“It’s the way business is done.”
How many times have we heard our public officials make such a statement when questioned about public subsidies for private entities?
“Everybody does it,” they add. “It’s how we remain competitive.”
But command economists touting “competition” with other people’s money -- taxpayers’ -- all too often ends badly. For taxpayers and for the marketplace.
The latest example of turning taxpayers into venture capitalists comes at Pittsburgh International Airport. And, “If history is any guide, these subsidies will likely end up being another misuse of taxpayer money,” say Frank Gamrat and Jake Haulk, scholars at the Allegheny Institute for Public Policy (in Policy Brief Vol. 16, No. 53).
The Allegheny County Airport Authority recently announced two deals to secure international flights from Iceland’s WOW Air and Germany’s Condor Airlines. But it wasn’t the traditional (or a market-sound) case of a business seeing a demand for its services, risking its own money to meet that demand and, in turn, hoping to make a profit.
No, the authority dangled money from a stick to entice each airline to begin service in 2017. WOW will be paid $800,000 over two years and Condor will be paid $500,000. The money comes from the Pennsylvania Department of Community and Economic Development. As per usual for new airlines entering the Pittsburgh market they will not have to pay landing fees for two years.
“However, just because airports are eager to boost their portfolio of destinations served” -- primarily as a marketing tool -- “does not mean taxpayer dollars should be used to do so,” Gamrat and Haulk say.
Even if public subsidies are sufficient to entice carriers to begin service at Pittsburgh International, “ultimately it will be passenger demand that will keep them long term,” AI’s policy analysts remind. And the demand curve in Pittsburgh is not as robust as some would lead you to believe.
The average growth rate (over the first nine months of 2016) for airports comparable to Pittsburgh International was 4.9 percent. That’s more than double the Pittsburgh count, Gamrat and Haulk note. In fact, demand appears to be wobbling locally.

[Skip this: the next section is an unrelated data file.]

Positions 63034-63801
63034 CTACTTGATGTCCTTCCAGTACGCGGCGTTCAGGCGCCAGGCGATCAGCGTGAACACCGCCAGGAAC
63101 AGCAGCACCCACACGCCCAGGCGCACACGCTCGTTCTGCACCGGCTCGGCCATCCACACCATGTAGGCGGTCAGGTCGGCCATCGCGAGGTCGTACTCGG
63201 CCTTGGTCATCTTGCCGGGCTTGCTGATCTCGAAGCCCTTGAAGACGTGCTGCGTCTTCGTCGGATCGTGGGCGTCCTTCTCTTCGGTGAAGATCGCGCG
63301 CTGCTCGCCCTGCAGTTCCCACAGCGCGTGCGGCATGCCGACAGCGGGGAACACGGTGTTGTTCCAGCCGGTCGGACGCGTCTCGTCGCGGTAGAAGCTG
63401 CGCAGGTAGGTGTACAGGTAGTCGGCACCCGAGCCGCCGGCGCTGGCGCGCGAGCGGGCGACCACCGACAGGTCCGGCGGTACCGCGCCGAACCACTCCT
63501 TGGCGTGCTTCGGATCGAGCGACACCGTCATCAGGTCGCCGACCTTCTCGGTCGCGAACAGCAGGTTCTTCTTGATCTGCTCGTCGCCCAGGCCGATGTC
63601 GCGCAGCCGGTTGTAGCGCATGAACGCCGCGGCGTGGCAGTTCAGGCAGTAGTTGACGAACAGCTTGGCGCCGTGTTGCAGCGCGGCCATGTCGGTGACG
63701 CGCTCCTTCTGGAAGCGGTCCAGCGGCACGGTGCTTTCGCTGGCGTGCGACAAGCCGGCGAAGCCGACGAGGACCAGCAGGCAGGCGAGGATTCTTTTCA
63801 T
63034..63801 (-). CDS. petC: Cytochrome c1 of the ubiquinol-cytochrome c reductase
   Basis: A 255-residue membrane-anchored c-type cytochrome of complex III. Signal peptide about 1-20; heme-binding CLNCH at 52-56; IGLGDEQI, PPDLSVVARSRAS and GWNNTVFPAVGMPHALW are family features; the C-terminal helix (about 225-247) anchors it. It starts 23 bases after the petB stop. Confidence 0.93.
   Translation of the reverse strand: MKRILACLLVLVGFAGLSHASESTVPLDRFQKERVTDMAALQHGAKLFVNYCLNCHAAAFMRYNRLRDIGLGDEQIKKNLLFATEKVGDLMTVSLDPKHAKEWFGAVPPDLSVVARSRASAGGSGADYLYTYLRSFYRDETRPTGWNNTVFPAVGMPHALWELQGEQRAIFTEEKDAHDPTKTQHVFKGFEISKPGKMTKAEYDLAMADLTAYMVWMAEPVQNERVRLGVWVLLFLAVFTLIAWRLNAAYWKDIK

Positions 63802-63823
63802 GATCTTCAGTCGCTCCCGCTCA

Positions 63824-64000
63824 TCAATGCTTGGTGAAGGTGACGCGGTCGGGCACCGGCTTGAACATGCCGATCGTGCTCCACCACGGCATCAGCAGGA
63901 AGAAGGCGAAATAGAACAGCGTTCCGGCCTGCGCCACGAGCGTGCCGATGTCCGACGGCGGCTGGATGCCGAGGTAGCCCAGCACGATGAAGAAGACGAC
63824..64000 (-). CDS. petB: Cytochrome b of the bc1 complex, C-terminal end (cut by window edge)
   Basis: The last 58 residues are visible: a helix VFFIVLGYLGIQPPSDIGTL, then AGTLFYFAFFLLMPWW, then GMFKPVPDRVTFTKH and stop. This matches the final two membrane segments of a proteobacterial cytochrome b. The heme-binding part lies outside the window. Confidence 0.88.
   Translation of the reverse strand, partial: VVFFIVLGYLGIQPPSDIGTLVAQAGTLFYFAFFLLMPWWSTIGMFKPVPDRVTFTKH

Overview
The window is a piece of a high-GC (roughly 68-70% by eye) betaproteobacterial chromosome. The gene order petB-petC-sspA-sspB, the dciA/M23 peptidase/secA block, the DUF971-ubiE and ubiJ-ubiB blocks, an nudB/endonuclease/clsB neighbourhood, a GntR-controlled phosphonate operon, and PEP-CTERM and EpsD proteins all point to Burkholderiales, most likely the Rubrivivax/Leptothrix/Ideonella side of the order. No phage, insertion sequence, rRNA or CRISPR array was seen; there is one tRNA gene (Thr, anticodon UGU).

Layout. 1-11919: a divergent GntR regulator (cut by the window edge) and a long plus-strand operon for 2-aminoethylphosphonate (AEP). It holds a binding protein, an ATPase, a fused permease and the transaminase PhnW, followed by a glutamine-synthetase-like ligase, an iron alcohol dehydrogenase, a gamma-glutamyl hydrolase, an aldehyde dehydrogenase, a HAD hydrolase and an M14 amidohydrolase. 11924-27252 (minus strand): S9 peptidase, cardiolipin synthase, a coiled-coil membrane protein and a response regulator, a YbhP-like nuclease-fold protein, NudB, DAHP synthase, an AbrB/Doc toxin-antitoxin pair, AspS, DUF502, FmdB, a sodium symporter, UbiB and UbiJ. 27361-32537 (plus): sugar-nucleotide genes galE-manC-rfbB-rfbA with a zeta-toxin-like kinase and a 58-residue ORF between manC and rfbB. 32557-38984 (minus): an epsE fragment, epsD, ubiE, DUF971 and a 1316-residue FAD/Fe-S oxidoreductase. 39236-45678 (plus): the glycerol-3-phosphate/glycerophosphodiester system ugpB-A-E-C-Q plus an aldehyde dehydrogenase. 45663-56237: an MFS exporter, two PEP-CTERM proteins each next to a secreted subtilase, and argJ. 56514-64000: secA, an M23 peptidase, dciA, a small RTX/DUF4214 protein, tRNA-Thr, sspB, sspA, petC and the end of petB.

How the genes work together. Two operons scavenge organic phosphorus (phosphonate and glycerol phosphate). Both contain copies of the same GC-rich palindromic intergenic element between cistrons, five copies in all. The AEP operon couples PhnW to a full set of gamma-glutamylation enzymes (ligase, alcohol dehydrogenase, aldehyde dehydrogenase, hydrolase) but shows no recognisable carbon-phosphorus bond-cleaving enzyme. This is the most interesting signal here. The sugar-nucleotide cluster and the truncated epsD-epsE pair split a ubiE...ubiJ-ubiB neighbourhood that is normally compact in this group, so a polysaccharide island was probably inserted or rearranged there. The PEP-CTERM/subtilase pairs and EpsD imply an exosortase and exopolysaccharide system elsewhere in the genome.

To wit, American Airlines recently announced the elimination of its Pittsburgh-to-Los Angeles flights, saying the route was “underperforming” and, thus, not profitable.
And Delta reduced weekly flights to Paris from seven to five in early September and halted its seasonal service to there a month early, at September’s close, because of weak demand. The route was launched in 2009 with a $9 million subsidy from the Allegheny Conference on Community Development and the state.
“Unless travelers pack the planes on their way to Iceland and Germany, the commitment of the airlines is unlikely to extend beyond the subsidy period,” Gamrat and Haulk say.
By the way, that is not an argument to bolster subsidies.
“In the long run, passenger demand will dictate the flights and destinations of the airlines,” Gamrat and Haulk say. “Dangling subsidies … as an incentive to bring them here is at best a risky exercise.”
Those handing out such subsidies often term them an “investment” to “prime the pump” for economic development. But if all such subsidies do is allow vacationers to travel at a lower-than-market rate, that’s hardly the proper role of government. And once the subsidies are gone, too often so are the airlines.
“It remains to be seen whether any related new jobs in the region or state ever produce the taxes needed to cover the subsidy, the think tank’s researchers caution.
And the bottom line remains that “until the Pittsburgh-area economy begins to make major strides in job and income growth and climb out of the recent doldrums, the number of passengers traveling through Pittsburgh International is unlikely to grow much,” Gamrat and Haulk say.
After all, economic growth creates the demand for ancillary services, not the other way around.